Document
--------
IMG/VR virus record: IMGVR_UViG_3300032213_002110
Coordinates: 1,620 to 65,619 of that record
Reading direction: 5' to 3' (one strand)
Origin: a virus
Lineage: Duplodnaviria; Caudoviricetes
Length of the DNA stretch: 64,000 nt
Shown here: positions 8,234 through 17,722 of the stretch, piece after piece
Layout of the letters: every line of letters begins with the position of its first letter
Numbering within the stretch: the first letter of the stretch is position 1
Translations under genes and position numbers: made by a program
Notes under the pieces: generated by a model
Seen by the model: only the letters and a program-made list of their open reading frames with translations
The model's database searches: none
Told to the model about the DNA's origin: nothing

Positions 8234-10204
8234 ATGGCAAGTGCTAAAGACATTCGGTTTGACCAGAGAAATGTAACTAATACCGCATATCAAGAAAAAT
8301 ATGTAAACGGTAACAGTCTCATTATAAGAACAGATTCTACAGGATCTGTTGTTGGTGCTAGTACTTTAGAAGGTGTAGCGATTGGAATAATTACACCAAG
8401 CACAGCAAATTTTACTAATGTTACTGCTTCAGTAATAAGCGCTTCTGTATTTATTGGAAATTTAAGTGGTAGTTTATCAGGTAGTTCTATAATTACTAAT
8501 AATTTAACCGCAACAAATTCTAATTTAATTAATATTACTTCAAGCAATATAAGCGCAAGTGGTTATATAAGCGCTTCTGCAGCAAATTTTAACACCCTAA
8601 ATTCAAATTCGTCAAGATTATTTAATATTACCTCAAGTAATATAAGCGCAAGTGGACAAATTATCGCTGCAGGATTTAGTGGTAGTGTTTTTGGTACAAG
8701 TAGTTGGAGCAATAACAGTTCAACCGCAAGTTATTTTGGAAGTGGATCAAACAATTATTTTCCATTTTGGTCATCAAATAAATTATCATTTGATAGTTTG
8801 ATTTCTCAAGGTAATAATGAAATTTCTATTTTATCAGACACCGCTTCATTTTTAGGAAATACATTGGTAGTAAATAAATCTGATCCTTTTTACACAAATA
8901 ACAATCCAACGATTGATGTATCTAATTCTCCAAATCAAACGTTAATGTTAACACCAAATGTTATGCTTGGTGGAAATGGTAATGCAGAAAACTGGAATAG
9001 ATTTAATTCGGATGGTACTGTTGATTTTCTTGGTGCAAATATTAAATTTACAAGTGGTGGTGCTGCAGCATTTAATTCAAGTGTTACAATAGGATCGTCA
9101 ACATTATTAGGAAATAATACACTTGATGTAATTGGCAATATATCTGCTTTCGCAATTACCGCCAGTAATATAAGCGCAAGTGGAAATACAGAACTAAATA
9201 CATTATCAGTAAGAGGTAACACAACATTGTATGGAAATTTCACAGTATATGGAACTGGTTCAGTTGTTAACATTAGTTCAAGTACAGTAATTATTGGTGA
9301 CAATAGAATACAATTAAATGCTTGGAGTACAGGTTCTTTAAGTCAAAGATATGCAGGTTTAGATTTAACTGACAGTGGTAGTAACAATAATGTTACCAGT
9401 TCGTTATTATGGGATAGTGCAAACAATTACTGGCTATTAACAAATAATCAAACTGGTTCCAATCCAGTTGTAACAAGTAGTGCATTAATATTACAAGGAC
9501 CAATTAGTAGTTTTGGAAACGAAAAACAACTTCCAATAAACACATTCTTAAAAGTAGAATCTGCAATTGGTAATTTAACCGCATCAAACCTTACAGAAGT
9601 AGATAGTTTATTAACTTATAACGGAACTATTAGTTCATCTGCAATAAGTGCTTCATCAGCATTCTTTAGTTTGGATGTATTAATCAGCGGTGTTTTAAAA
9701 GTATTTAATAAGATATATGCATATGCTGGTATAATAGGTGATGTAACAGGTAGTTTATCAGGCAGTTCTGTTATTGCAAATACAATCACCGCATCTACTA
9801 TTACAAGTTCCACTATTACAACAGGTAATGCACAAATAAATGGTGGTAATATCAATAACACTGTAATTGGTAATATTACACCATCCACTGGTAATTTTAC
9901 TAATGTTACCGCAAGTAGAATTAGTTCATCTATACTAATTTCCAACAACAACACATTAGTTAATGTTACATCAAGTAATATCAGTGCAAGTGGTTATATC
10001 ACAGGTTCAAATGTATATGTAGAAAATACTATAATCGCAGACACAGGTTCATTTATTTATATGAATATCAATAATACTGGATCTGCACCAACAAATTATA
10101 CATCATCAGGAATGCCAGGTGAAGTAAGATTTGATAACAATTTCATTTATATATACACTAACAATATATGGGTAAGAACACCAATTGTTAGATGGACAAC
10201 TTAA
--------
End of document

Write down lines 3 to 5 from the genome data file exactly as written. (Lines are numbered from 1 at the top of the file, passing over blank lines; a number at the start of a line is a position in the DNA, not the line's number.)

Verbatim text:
Reading direction: 5' to 3' (one strand)
Origin: a virus
Lineage: Duplodnaviria; Caudoviricetes